This error is not infrequently tied to the old “failure to watch their hands” safety sin. It’s their hands, or what they put in them, that can mean bad things for you. But watching out for weapons covers more than watching everyone’s hands. It also calls for you to remain alert for anything in your vicinity that someone who is thinking about launching an assault could grab with murderous intent. That’s why smart cops don’t interview domestic violence suspects in residential kitchens or garages. There are simply too many implements of destruction there. Your lookout for potential weapons should include makeshift weapons, too. As deadly as they can be, guns and knives are not the only objects that can be used to kill you. One unfortunate officer was beaten to death with a clothes iron. Another was clubbed fatally with a piece of firewood. A third died after his skull was fractured with a portable oxygen tank. Staying safe on a domestic violence call requires that you remain alert for anything that might be turned against you.

Poor Weapon Retention Practices


One thing that could be turned against you, of course, is your own sidearm. Some officers get in the practice of asking their dispatcher if there is a weapon involved in the call they are answering. The truth is, of course, that there is at least one weapon involved in every call you answer. Yours. If you get careless, it could end up in the hands of someone who is quite willing to use it on you.

 There are a number of things you can do to keep your weapon out of the hands of a domestic violence perpetrator. Keep it snapped snugly into a good holster. Keep your gun side turned away from those you are dealing with. Be careful not to allow persons to stand within grabbing distance of any of your weapons, lethal or otherwise. Be aware of who is in your vicinity at all times. Keep your arm folded down over your weapon whenever possible. Practice weapon retention and recovery moves under the tutelage of a qualified instructor. Realize that if you are in a fight for control of your handgun, you are truly in a struggle for your life. You cannot afford to lose the battle.

Disregarding Potential Attackers


It has been talked about among peace officers for so long that by now it almost seems trite or an exaggeration. Unfortunately, it really can happen. A victim of continuing, chronic battering, most often a female, turns on the officer who has come to protect her from her attacker. Thoroughly immersed in the domestic abuse cycle, she defends her tormentor because she literally cannot see surviving without him. As a consequence, she is now on your back, flailing and clawing at the one person who is trying to help her.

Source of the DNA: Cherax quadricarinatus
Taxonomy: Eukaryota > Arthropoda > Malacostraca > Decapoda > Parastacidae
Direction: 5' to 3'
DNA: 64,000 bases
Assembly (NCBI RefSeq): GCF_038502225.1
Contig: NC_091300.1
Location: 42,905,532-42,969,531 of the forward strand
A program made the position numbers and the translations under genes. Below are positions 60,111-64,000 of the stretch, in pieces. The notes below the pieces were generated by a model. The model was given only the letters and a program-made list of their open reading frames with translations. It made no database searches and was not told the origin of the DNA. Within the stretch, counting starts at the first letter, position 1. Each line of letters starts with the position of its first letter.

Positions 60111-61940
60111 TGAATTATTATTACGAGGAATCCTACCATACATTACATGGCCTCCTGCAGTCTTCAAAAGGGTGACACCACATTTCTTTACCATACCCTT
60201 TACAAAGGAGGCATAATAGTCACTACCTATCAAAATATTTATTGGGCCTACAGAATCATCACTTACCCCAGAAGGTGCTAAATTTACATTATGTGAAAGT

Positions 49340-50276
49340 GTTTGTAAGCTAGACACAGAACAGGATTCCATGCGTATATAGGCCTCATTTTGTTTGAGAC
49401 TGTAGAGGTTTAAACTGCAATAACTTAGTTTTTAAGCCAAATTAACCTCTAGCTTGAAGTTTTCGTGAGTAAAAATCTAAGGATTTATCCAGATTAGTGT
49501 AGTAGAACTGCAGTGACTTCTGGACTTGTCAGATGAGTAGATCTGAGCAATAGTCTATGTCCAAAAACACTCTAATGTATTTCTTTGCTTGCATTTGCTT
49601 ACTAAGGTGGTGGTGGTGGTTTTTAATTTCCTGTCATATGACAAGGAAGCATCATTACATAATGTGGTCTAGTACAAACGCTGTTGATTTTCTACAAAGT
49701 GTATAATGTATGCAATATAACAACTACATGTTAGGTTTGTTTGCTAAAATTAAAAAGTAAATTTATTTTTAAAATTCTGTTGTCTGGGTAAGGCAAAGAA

This especially sad scenario really does happen on occasion. To keep it from happening to you, your wisest course of action is to keep an alert eye on everyone—victim included—at the scene of a domestic violence call. If you are the cover officer on the call, it’s your job to watch out for your partner if the victim appears about to become an offender, with a cop as the newest victim.

Bystanders also must be kept under close watch, as relatives and friends of the opposing parties can quickly translate verbal support into action against the “interfering” officers. The same holds true for neighbors and juvenile offspring of the primary players in the call. Knowing where all of the potential players on scene are located and their apparent demeanor can help ensure that you are ready to respond appropriately if an attack does materialize.

Not Controlling Surroundings


The scene of a domestic violence crime contains great potential for continuing or additional violence. A new attack could be instigated from virtually any quarter. As you already know, people besides the initial offender could launch it. Or the attacker could re-escalate into more violence even after the police are on-scene. If he sees he’s headed for jail, he may attack to avoid custody. Violence could even erupt on a scene where the attacker has fled before you arrived. The batterer may return unexpectedly to finish the job or attack the meddling cop who dared interfere in his private affairs and mess with his marital “property.”

The best way to avoid becoming a victim yourself is to remain supremely alert to everything going on around you at the scene of a domestic crime. To stay safe, you will need to control the environment. Freeze the scene to the extent feasible. Do not allow those present to wander in and out of your sight, such as into an adjacent room. If you do, somebody may return with something in hand that means bad news for you. Cops have died in just that way. Try to have agitated people sit down. Separate victim and suspect beyond each other’s sight. Attempt to persuade uninvolved others to leave the premises, assuming you do not need them as witnesses. Be sure your cover (and you should always have a cover on a domestic call) is watching out for you, too. Work as a team so that you can watch each other’s back at all times. Control is the key here. Survival mandates that you keep it on your side.

Gerald W. Garner, a 36-year veteran of law enforcement, is chief of the Fort Lupton (Colo.) Police Department. Garner has authored six books and more than 200 magazine and journal articles on law enforcement topics. A member of the Advisory Board for Police, he writes periodically on officer safety issues.

Tags: Domestic Disputes, Duty Deaths, Tips for Success